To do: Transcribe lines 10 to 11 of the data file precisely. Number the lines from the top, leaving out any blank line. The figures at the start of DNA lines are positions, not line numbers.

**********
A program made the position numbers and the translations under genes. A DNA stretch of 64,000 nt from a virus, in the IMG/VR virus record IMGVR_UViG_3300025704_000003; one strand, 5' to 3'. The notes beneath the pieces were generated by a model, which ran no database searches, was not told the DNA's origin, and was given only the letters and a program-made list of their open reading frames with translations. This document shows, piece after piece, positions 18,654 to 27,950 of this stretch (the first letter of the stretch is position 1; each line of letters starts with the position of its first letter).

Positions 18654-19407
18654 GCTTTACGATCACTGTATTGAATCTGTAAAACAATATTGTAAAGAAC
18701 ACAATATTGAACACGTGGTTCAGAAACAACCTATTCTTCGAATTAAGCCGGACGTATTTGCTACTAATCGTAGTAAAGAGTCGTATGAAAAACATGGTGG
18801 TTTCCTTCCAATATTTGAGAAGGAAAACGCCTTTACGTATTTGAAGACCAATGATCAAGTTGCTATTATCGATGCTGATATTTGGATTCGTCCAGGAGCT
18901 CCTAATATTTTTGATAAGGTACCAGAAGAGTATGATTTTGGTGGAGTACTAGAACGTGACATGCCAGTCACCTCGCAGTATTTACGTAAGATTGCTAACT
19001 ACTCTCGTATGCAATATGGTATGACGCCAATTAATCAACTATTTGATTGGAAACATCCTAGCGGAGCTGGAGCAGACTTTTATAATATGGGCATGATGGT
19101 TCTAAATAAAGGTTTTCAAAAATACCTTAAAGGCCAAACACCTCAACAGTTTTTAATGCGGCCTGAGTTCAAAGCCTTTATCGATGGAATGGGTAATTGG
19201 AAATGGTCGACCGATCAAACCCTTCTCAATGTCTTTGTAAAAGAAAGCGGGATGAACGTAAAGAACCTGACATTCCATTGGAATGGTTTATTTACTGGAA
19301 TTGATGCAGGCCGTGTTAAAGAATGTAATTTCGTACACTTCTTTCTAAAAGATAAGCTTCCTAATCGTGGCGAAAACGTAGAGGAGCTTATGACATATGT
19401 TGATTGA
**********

19301 TTGATGCAGGCCGTGTTAAAGAATGTAATTTCGTACACTTCTTTCTAAAAGATAAGCTTCCTAATCGTGGCGAAAACGTAGAGGAGCTTATGACATATGT
19401 TGATTGA